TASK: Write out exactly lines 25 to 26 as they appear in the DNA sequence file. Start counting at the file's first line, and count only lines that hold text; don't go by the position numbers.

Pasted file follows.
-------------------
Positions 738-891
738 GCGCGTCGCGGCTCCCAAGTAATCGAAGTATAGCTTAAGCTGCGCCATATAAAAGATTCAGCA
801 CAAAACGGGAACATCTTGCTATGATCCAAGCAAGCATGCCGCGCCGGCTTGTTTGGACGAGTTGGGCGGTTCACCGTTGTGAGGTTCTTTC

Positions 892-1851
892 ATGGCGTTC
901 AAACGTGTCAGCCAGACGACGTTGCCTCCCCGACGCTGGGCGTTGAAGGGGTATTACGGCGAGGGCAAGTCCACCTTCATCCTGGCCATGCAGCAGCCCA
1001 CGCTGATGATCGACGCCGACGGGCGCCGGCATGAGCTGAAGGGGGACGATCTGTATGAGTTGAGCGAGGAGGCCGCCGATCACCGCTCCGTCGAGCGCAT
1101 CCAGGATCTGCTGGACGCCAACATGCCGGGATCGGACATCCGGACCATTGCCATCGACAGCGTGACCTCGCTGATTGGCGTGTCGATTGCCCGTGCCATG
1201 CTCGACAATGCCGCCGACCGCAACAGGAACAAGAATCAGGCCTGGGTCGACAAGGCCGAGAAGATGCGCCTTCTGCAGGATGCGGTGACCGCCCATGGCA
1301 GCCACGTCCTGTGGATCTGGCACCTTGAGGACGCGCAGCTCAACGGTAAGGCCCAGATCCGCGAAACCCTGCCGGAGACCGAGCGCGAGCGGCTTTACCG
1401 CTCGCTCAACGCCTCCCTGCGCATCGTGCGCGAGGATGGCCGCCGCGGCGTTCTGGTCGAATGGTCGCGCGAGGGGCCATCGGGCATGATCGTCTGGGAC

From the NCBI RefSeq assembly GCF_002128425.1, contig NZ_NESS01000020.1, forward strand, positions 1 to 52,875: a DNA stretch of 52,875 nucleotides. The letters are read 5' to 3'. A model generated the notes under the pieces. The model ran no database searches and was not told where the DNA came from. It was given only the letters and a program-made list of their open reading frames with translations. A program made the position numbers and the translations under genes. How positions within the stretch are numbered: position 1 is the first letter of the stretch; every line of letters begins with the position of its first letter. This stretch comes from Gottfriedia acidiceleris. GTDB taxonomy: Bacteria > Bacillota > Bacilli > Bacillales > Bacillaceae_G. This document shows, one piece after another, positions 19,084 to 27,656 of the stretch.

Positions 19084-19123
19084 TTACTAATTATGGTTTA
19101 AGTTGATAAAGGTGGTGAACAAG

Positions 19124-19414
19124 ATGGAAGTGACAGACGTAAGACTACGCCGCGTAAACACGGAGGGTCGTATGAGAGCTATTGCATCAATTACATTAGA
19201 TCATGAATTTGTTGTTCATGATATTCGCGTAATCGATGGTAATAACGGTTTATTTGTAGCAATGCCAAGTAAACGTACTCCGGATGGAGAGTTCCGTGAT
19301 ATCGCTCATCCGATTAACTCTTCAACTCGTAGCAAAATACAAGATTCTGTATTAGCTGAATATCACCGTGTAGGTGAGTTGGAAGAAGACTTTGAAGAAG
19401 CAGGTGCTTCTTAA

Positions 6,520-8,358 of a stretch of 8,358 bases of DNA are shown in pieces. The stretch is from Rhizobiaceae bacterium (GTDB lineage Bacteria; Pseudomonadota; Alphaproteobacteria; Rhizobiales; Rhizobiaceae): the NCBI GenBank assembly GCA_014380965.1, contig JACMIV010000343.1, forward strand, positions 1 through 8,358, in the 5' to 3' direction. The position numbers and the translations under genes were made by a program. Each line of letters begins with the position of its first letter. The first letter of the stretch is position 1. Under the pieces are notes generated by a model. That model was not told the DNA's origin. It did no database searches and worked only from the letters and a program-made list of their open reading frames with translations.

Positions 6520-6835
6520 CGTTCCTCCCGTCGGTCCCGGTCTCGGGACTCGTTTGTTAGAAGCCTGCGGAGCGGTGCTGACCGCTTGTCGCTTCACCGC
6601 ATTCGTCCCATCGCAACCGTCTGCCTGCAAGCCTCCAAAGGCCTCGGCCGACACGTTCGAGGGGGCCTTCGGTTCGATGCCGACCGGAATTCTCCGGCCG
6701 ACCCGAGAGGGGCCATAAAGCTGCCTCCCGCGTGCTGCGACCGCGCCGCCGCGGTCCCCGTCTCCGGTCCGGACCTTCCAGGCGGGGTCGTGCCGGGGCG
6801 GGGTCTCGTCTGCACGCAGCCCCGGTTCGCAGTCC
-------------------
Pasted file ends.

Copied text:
6701 ACCCGAGAGGGGCCATAAAGCTGCCTCCCGCGTGCTGCGACCGCGCCGCCGCGGTCCCCGTCTCCGGTCCGGACCTTCCAGGCGGGGTCGTGCCGGGGCG
6801 GGGTCTCGTCTGCACGCAGCCCCGGTTCGCAGTCC